Still life photography

In IAP part 5, absence and signs of life,  there are ‘many examples of photography that avoid the use of the human figure in order to communicate truths and stories about humanity.’ One particular aspect that interested me for further research was that of still life: it is not an area that currently features in my practice (as my working life is mostly desk-bound, I’m keen to be outside when I can); I’m interested in exploring the concept of everyday objects being transformed into something different through the medium of photography, including the use of symbolism, visual pun and metaphor; and I’d like to explore the lighting techniques for table-top still life photography, both in their own right and as techniques that can be translated into larger scale.

The National Media Museum’s video, What does it mean? Symbolism in Still Life Photography, touches on the origins on still life in painting and its dual purpose of allowing the practice of technique on things that do not move or need any particular love and attention (Don McCullin (National Media Museum) also discusses this practicality), and of representing something beyond the objects themselves through symbolism and metaphor.

My earlier studies have include aspects of lighting for still life: Light Science and Magic (Hunter F, Biver S, Fuqua P, 2015) and Table Top Photography  (Harnischmacher C, 2012). The blog posts (hyperlinked) provide some useful reminders and areas to revisit. One significant different to my kit is that I now have a light meter.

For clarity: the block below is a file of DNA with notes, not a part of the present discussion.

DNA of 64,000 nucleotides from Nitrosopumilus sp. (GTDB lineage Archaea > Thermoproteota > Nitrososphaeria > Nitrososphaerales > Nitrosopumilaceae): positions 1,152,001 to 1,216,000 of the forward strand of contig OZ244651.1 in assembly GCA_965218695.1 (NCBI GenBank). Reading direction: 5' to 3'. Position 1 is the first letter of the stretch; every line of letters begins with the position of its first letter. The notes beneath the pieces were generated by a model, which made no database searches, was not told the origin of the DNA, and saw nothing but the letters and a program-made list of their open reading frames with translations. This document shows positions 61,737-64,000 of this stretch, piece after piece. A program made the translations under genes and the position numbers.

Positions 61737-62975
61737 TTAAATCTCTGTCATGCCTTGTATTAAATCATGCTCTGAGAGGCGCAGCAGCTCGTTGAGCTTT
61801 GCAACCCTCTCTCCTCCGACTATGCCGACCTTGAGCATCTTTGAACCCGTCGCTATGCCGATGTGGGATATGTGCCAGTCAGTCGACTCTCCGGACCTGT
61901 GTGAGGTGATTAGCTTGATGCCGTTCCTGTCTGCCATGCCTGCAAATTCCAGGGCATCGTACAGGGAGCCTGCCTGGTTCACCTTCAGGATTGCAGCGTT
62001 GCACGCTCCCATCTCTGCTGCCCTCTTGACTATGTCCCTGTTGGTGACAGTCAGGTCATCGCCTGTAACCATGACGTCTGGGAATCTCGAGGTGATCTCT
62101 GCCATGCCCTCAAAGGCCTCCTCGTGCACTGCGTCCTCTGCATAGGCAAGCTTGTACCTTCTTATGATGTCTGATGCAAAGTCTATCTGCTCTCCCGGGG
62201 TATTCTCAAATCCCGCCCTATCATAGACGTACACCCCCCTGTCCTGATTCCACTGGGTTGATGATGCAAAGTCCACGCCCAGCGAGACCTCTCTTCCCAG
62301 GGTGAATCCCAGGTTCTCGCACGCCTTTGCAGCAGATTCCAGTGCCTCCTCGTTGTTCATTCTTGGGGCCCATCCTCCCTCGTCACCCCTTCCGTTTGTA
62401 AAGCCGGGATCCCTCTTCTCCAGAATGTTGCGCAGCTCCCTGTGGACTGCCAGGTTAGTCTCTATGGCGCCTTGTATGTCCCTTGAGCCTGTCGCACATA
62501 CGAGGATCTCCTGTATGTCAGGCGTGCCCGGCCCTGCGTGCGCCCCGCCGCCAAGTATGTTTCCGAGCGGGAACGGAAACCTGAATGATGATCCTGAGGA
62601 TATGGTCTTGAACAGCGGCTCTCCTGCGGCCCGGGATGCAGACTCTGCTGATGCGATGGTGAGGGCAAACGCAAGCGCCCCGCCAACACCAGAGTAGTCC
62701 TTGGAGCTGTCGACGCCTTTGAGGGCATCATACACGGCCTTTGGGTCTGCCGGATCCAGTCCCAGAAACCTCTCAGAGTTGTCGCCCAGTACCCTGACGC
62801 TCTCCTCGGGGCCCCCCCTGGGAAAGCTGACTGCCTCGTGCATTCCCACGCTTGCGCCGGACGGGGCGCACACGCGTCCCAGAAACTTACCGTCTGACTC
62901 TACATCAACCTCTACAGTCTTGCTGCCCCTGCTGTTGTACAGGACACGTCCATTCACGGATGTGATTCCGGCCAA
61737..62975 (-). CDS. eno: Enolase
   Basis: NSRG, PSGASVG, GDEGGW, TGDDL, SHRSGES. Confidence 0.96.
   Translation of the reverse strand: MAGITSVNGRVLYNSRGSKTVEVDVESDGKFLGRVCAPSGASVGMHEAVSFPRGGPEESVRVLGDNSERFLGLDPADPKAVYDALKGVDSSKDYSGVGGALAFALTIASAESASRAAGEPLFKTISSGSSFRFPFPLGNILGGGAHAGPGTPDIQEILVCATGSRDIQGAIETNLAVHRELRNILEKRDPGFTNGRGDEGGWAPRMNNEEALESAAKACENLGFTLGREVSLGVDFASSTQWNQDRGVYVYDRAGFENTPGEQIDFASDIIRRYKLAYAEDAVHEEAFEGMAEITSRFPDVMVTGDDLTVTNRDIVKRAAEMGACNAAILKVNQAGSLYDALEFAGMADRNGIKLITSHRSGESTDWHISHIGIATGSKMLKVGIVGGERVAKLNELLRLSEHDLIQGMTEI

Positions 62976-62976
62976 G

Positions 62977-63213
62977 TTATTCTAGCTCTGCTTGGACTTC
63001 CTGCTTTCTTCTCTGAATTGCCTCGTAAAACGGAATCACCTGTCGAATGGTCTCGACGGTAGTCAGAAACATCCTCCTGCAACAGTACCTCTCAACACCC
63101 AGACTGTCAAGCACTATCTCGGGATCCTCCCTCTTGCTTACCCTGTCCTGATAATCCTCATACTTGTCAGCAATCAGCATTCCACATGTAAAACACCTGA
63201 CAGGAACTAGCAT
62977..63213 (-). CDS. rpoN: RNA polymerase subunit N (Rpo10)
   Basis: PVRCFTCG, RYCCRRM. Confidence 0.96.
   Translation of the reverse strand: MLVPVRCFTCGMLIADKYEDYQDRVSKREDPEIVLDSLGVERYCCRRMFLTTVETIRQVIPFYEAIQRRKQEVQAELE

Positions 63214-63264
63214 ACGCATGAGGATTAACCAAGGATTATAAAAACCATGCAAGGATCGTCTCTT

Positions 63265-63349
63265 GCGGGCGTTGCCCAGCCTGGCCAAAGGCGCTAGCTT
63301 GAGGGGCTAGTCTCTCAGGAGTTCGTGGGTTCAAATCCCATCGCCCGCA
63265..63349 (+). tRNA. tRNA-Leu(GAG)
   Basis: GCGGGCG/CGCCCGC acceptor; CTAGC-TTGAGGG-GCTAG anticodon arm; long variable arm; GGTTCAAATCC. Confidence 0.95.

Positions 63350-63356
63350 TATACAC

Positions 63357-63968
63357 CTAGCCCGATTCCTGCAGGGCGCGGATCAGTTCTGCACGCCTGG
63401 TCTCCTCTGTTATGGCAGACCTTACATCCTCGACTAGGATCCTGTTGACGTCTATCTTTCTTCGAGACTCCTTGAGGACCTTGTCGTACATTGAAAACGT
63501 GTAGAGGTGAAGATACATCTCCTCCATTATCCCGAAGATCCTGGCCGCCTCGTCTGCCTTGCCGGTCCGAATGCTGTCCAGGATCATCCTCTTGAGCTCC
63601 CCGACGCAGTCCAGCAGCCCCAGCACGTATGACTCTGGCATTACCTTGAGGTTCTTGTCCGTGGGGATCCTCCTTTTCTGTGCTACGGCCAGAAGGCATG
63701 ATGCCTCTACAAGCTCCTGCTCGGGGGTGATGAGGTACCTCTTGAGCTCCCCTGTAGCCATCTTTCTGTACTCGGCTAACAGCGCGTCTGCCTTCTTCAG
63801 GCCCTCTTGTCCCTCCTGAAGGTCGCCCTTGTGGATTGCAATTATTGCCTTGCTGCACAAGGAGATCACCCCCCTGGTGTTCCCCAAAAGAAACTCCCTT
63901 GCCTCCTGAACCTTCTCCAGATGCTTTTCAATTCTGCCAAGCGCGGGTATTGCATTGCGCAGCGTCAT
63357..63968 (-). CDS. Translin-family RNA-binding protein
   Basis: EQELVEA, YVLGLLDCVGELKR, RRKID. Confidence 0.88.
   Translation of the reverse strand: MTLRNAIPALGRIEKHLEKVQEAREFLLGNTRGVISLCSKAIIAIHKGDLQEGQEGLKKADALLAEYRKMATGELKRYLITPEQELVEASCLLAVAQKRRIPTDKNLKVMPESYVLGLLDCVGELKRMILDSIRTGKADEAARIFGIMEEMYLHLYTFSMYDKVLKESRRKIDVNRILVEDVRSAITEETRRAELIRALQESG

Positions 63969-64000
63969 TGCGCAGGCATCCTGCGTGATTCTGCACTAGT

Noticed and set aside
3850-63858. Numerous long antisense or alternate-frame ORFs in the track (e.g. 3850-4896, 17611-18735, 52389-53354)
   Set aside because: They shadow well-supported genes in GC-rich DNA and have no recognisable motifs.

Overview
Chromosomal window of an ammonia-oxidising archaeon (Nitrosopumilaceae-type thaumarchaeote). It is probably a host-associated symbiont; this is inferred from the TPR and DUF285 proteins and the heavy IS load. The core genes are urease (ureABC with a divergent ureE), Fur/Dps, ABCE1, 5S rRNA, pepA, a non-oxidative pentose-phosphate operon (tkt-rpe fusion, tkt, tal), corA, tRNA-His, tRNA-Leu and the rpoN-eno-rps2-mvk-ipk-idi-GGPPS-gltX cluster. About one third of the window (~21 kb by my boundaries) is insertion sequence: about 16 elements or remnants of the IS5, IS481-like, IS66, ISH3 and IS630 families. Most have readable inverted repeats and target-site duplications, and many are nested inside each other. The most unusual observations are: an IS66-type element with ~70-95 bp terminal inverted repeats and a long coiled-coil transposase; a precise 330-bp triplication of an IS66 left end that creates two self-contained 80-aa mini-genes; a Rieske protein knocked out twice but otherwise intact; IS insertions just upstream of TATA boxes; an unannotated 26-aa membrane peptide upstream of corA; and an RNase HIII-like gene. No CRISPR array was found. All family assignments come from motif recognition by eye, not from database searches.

A call for ‘still life’ reference material on the OCA forum provided some useful suggestions. Some artist referenced follow.

Imogen Cunningham made exquisite use of lighting to photograph a wide range of subjects, both in locations she found them and in more formal tableaux.

source: by Imogen Cunningham

One fellow student provided a substantial list of photographers to consider: ‘contemporary’ work coming out of the USA – Daniel Gordon, Lucas Blalock, Sara Cwynar – but also UK – Lorenzo Vitturi, Jonny Briggs. Links to websites are referenced below. Gordon’s work has the feel of collage about it – complex patterns with a mix of natural and created objects; visually disconcerting. Creative Review features Blalock’s book Making Memories, including an AR (augmented reality) app that allows the work to be viewed in 3D through a phone screen. This illustrates how Blalock treats the photograph itself as just a point of departure for his work, with post-processing being a significant part of his work. Vitturi’s own website provides a stunning visual display in itself – not just a vehicle to show photographs.

This research has given me a mind full of information to digest as I develop ‘still life’ as part of my photographic practice.


Creative Review [website]. AR comes to photography in new book by Lucas Blalock. Available from: [accessed 26.3.17]

Daniel Gordon [website]. Available from: [accessed 26.3.17]

Foam Museum [Youtube]. Still/Life – Contemporary Dutch Photography. Available from: [accessed 24.3.17]